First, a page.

Once in a while I post pictures from a favorite book of mine called "Astronomy, 365 days". It was given to me as a Christmas gift last year and I love the fact that it displays astronomy pictures for each day of the year.
For the 4th of November the picture in the book depicts a fish-eye view of a colourful auroral corona near Quebec, Canada. The reds and green are absolutely vivid and create an abstract painting in the night sky.
The Auroras, or also called the Northern Lights are spectacular light shows that can be observed in the nights sky near to polar regions. They are most frequent around the equinoxes; that means from March to April and September to October. In northern latitudes, the effect is known as the aurora borealis, named after the Roman goddess of dawn, Aurora, and the Greek name for north wind, Boreas, by Pierre Gassendi in 1621. The auroras, both surrounding the north magnetic pole (aurora borealis) and south magnetic pole (aurora australis) occur when highly charged electrons from the solar wind interact with elements in the earth's atmosphere.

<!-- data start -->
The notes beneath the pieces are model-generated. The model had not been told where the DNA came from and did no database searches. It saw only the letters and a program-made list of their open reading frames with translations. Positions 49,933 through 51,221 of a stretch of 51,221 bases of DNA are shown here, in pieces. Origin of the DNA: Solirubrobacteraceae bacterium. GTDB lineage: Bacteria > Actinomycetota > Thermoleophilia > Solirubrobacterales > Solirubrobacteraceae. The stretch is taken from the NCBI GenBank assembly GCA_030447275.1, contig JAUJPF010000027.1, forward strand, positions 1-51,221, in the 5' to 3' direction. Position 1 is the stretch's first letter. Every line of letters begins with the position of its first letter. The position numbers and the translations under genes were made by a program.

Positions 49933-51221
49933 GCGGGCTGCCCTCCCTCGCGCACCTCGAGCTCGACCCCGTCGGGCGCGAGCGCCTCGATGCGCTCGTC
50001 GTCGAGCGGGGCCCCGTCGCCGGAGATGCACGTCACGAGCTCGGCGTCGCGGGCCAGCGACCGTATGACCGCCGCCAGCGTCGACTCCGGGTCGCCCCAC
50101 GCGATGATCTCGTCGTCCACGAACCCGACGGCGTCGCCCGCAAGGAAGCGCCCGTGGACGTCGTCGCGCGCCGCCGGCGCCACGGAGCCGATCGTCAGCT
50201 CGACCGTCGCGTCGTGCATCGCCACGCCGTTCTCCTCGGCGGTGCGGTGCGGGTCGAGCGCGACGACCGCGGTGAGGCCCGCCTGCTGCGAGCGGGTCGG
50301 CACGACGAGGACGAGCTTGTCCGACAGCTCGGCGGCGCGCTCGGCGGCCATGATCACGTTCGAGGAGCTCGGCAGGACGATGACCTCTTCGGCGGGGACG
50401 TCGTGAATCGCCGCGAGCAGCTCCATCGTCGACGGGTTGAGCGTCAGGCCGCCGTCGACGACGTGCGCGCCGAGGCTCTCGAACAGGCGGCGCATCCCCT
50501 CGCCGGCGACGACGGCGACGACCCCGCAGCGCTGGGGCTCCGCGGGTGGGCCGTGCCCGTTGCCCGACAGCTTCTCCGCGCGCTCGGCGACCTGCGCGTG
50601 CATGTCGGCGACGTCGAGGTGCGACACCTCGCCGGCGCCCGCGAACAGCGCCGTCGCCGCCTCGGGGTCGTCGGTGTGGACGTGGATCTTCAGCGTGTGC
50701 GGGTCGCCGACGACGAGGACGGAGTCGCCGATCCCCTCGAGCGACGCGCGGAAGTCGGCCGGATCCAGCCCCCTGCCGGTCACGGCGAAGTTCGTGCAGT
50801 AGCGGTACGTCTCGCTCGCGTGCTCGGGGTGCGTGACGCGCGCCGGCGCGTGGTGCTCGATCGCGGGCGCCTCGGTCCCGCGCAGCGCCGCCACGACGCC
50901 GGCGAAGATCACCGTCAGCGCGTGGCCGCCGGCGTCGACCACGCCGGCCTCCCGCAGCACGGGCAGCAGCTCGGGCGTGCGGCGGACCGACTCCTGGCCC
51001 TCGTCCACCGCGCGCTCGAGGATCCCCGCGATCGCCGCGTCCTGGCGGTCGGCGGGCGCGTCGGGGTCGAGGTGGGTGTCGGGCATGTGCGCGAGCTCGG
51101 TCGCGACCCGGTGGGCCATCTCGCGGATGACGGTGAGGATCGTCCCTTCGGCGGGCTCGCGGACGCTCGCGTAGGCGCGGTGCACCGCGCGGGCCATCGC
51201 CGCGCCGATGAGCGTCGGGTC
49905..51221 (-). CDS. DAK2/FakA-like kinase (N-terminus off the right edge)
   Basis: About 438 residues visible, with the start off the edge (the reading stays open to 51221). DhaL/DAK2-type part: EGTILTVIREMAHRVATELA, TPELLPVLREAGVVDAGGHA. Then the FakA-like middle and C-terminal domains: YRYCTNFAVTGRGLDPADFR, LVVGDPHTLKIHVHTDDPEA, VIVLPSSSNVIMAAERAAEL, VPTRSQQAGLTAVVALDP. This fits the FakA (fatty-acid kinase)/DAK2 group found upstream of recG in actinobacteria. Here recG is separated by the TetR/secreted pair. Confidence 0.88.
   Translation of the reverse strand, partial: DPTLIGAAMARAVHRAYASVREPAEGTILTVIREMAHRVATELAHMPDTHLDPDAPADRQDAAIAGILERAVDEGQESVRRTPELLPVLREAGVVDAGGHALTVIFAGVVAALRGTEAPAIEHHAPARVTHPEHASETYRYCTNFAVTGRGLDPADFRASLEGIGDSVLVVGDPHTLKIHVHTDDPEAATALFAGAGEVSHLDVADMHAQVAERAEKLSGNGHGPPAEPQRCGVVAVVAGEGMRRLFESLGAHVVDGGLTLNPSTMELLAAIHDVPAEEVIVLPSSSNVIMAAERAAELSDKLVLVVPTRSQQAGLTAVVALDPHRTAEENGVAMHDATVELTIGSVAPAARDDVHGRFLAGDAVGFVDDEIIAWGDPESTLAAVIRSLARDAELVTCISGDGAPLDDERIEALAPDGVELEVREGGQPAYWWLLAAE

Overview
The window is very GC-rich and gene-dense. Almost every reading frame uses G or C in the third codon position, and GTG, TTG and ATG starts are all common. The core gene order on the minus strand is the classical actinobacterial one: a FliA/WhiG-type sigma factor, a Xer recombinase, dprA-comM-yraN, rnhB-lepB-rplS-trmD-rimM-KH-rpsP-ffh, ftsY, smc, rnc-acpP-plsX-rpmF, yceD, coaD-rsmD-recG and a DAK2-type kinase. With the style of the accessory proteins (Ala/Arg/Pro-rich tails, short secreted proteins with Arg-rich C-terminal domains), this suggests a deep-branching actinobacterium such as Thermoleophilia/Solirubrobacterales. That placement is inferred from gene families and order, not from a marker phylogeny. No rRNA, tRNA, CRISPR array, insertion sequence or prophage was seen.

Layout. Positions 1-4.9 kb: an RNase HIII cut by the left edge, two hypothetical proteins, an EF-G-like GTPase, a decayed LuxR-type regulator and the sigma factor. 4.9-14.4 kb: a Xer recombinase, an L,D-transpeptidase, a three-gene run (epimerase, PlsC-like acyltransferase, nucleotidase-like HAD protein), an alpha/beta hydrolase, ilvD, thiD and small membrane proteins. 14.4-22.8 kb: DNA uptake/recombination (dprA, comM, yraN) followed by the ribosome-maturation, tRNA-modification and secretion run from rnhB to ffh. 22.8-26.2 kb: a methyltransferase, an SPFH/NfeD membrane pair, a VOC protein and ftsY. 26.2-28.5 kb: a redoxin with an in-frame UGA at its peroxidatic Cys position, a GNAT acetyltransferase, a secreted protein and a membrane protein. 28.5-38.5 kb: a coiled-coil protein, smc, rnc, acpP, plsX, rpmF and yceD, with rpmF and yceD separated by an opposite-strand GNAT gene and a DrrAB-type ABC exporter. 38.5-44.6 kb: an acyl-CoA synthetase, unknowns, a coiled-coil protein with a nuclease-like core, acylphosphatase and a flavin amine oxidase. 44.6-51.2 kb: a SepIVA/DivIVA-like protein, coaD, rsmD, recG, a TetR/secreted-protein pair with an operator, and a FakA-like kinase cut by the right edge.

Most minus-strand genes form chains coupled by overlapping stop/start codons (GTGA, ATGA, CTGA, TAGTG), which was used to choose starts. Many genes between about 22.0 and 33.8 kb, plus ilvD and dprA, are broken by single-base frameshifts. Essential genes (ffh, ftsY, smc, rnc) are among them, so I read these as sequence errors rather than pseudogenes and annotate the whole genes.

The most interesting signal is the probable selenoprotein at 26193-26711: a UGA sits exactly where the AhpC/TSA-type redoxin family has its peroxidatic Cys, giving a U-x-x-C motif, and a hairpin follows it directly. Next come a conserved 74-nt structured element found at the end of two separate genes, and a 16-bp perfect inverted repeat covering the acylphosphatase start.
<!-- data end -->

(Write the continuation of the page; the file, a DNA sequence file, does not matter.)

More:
As the electrons enter the earth's upper atmosphere, they will encounter atoms of oxygen and nitrogen at altitudes from 20 to 200 miles above the earth's surface. The color of the aurora depends on which atom is struck, and the altitude of the meeting.
* Green - oxygen, up to 150 miles in altitude
* Red - oxygen, above 150 miles in altitude
* Blue - nitrogen, up to 60 miles in altitude
* Purple/violet - nitrogen, above 60 miles in altitude
Although I live in the north, I have yet to experience the magic of Northern Lights. The only Aurora I was familiar with as a child was oddly enough a ship. Or rather a Russian cruiser that became a symbol for the Russian Revolution, as it was taught to us in school in the former communist bloc. On the 7th of November 1917 (25th October 1917 in Julian calendar), the refusal of an order for the Aurora to take to sea sparked the October Revolution. At 9.45 p.m. on that date, a blank shot from her forecastle gun signaled the start of the assault on the Winter Palace, which was to be the last episode of the revolution.